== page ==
Transport for the North welcomes end of contract for Transpennine Express

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Transport for the North has welcomed a government decision to bring North of England and Scotland rail operator Transpennine Express under its control, following months of significant disruption.

The train operator, which connects towns and cities including Manchester, Edinburgh, Glasgow, Liverpool, Sheffield, Hull, Leeds, York, Scarborough, Cleethorpes, Middlesbrough and Newcastle, will be brought into “operator of last resort” on May 28, following an announcement by Transport Secretary Mark Harper.

The Transport Secretary said he would not renew or extend the rail operator’s contract, following months of significant disruption and regular cancellations across the network.

A statement on the Department for Transport (DfT) website said this had “resulted in a considerable decline in confidence for passengers who rely on the trains to get to work, visit family and friends and go about their daily lives”.

Lord McLoughlin, chair of Transport for the North, said: "We welcome the decision by the Secretary of State to bring the contract under Operator of Last Resort (OLR) for TransPennine Express. 

"The TfN Board’s position on this issue has been clear for some considerable time, that services need to significantly improve. 

“While we have seen some improvements over recent months, to achieve the performance levels passengers expect and deserve, and that the northern economy needs, there is a need for a resetting of the operation.

”We will now look forward positively to discussing with our members and working with the government to ensure the best way to achieve a service that meets the expectations of those living and working in the north.”

The Department for Transport (DfT) said it had taken steps to improve services, with the operator placed on a recovery plan in February and meetings with local mayors undertaken, to discuss a way forward.

However, the DfT website echoed Lord McLoughlin in saying while some improvements had been made, to achieve the performance levels passengers deserve, and that the northern economy needs, “both the contract and the underlying relationships must be reset” and it will now be brought into “operator of last resort”.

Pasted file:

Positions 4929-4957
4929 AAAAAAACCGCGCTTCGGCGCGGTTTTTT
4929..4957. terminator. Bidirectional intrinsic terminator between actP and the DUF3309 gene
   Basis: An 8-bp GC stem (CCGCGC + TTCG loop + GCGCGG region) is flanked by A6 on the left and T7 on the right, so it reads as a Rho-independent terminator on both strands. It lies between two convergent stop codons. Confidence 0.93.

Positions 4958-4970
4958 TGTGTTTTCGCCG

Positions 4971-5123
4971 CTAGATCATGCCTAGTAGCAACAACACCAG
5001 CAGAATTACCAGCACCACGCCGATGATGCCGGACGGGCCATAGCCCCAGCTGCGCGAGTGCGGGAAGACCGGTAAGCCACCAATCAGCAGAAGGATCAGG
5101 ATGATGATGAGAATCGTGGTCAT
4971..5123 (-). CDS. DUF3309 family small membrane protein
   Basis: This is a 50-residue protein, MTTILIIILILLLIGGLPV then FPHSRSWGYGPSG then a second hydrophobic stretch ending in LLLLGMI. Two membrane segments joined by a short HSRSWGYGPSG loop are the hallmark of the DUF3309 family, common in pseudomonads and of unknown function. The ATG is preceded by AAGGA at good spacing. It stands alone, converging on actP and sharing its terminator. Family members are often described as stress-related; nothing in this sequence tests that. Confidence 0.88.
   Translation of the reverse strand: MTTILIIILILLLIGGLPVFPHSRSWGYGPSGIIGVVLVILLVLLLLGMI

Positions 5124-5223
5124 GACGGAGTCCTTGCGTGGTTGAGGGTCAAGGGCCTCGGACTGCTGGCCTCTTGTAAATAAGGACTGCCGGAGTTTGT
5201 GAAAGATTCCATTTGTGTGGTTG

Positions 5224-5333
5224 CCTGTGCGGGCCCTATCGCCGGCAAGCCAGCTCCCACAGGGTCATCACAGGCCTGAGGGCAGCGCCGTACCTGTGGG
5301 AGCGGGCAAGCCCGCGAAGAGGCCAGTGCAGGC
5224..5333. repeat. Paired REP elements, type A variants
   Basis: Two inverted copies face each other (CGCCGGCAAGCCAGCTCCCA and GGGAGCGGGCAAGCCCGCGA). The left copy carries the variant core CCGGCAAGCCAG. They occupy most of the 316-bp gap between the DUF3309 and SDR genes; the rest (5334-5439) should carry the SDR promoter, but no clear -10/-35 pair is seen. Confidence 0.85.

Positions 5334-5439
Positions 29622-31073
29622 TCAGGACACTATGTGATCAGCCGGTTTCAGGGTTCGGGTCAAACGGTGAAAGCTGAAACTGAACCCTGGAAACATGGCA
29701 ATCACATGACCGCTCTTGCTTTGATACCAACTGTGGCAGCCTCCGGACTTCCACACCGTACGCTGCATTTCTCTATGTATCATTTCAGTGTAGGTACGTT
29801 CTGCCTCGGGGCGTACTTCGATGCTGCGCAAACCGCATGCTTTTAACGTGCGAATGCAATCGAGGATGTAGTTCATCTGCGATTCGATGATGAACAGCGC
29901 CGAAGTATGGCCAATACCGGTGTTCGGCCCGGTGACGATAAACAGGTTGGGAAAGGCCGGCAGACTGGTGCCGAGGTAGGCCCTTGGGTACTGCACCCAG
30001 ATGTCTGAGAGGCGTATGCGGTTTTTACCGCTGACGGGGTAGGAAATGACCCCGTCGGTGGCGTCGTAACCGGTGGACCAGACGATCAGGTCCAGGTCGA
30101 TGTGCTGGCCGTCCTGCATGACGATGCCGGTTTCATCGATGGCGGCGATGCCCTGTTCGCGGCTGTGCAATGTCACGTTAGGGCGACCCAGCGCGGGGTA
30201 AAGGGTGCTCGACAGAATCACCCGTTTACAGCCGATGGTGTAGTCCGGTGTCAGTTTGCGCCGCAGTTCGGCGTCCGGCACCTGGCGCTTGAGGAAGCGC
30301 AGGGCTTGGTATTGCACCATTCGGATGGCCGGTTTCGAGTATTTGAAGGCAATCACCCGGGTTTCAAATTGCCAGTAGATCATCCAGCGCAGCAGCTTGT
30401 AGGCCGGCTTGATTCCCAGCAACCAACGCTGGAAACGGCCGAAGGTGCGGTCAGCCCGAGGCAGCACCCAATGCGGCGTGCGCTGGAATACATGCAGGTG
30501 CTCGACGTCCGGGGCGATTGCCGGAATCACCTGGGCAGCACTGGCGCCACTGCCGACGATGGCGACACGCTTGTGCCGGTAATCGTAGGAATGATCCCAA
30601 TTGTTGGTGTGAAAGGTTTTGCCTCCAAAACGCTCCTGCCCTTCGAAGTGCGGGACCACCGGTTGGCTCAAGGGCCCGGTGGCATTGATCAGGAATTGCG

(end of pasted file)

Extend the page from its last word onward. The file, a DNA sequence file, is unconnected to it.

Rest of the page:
Transport Secretary, Mark Harper urged train drivers’ union ASLEF to call off strikes, as he admitted bringing the operator under government control would not be a “silver bullet”.

“In my time as Transport Secretary, I have been clear that passenger experience must always come first,” he said.

“After months of commuters and Northern businesses bearing the brunt of continuous cancellations, I’ve made the decision to bring Transpennine Express into operator of last resort.

“This is not a silver bullet and will not instantaneously fix a number of challenges being faced, including ASLEF’s actions which are preventing Transpennine Express from being able to run a full service – once again highlighting why it’s so important that the railways move to a 7-day working week.

“We have played our part, but ASLEF now need to play theirs by calling off strikes and the rest day working ban, putting the very fair and reasonable pay offer to a democratic vote of their members.”

The DfT statement noted the department recognised a significant number of problems facing the operator stem from matters out of its control, including a backlog of recruitment and training drivers, reforming how the workforce operates and “most notably, ASLEF’s decision to withdraw rest day working – preventing drivers from taking on overtime shifts and filling in gaps on services”.

It added the decision to bring Transpennine Express into the control of the operator of last resort is temporary and it is the government’s full intention that it will return to the private sector.

A statement on the Transpennine Express website said customers should continue to purchase tickets in the usual way and current tickets will remain valid.

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